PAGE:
Chain of Responsibility

Traffic woes: How the M5 tunnel helped shape Chain of Responsibility laws

16 March 2016

Rigby Cooke recently acted for a client in a NSW Supreme Court case which clearly defined the Chain of Responsibility laws that relate to consignors and loaders of goods.

This case involved a heavy vehicle carrying scrap metal which struck the M5 tunnel in Sydney causing major damage to the infrastructure, resulting in the tunnel being shut down for 16 hours and causing massive traffic delays.

Our client loaded the vehicle and a scrap metal supplier was the consignor. Both were found to have breached the load requirements of the Road Transport (General) Act 2005 (NSW). Fines were imposed and each were ordered to pay a significant sum in compensation to the NSW Roads and Maritime Services (RMS) for the considerable damage caused to the tunnel.


The scrap metal supplier’s business is metal recycling and resource recovery in Australia and it regularly purchases scrap steel from various recyclers. It engages heavy vehicle operators to collect and deliver scrap metal on its behalf. Our client is in the business of excavation, landscaping, waste management and the sale of recyclable scrap steel.

On 31 October 2012, the metal supplier engaged a local heavy vehicle operator to collect scrap metal from our client’s premises and deliver it to the metal supplier’s premises.

Our client loaded the scrap metal onto the vehicle in the usual way. The driver visually inspected the load, but did not measure the height. The load was not secured or covered when it left the premises. The combination then left the premises and travelled on the M5 towards the east tunnel, which had over-height warning lights and signs leading up to and at the tunnel entrance. The driver denied seeing the warning signs. When the driver entered the tunnel, part of the load struck a steel beam which caused the combination to become stuck. The steel beam was set at a height between 4.68 and 4.7 metres and located 10 metres inside the tunnel. The combination and the load were 4.97 metres high.

The RMS initiated proceedings and submitted that the metal supplier as consignor and our client as the loader breached provisions of the predecessor to the Heavy Vehicle National Law, the Road Transport (General) Act 2005 (NSW) (Act).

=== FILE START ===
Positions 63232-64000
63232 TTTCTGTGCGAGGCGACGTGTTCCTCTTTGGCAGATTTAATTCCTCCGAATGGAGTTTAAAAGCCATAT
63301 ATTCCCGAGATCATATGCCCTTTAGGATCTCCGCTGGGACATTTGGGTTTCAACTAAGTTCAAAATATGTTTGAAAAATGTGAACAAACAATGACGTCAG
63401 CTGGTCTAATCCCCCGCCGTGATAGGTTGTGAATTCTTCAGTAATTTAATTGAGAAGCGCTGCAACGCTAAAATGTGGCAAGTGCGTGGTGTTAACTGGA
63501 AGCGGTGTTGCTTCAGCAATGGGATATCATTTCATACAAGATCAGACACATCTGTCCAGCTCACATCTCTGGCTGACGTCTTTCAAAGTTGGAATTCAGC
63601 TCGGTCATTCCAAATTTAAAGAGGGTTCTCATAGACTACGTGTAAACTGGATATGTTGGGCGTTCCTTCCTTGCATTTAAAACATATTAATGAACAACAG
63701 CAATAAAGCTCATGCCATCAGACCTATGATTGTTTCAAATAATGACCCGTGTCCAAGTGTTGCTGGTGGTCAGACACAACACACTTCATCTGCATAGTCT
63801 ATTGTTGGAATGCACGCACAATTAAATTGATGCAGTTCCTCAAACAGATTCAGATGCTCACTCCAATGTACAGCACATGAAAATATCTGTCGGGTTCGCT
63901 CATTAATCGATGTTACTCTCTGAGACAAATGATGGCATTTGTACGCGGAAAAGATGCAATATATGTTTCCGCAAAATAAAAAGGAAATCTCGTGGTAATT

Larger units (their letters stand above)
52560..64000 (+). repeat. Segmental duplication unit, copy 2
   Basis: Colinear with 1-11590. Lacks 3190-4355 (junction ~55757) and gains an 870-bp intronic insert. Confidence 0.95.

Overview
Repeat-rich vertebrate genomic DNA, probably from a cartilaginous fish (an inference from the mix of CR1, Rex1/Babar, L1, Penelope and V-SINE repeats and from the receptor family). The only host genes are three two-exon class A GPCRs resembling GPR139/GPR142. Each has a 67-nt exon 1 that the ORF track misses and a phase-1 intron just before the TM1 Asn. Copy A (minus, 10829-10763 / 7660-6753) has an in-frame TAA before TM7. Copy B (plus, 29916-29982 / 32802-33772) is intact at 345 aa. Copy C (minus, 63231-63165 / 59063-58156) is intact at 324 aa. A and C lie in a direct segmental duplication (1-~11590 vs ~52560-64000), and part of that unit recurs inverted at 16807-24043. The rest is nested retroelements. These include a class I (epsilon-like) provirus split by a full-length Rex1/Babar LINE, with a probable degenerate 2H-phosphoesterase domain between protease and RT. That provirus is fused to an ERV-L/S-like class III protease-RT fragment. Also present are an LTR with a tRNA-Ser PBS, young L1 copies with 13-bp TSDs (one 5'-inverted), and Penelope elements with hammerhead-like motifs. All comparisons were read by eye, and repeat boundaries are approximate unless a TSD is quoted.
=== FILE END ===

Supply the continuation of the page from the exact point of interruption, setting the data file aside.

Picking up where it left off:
Lessons to learn

Although the supplier and our client had rules and loading protocols in place, the Court found that they should have had:

  • Some form of a measuring device, such as a beam at the exit of our client’s premises, which would allow drivers to know if the load of the vehicle is too high;
  • A method to ensure that the consignment is covered, to avoid dislodgement of materials once on the road; and
  • A method for ensuring that consignments are properly secured.

Neither the supplier nor our client had previously breached the Act and were both proactive in implementing new protocols after the incident. This is reflected in the fines imposed by the Court.

This case highlights the fact that the concept of a Chain of Responsibility under the Heavy Vehicle National Law is gathering serious momentum across the country. Businesses in the transport industry and intermediaries involved in transporting consignments by road need to ensure that their procedures for loading and securing goods will not lead to any breaches of the legislation.

As this case demonstrates, there are serious consequences for any breaches that may occur, which is why it is essential that you are informed and protected.

To read the case in question go to Nolan v Sims Group Australia Holding Limited and Delta Pty Ltd [2015] NSWSC 1424

Rigby Cooke is able to assist you with any Chain of Responsibility and National Heavy Vehicle Law advice.

This article originally appeared in the autumn 2016 edition of InTransit. Other articles in this newsletter included:

Disclaimer: This publication contains comments of a general nature only and is provided as an information service. It is not intended to be relied upon as, nor is it a substitute for specific professional advice. No responsibility can be accepted by Rigby Cooke Lawyers or the authors for loss occasioned to any person doing anything as a result of any material in this publication.

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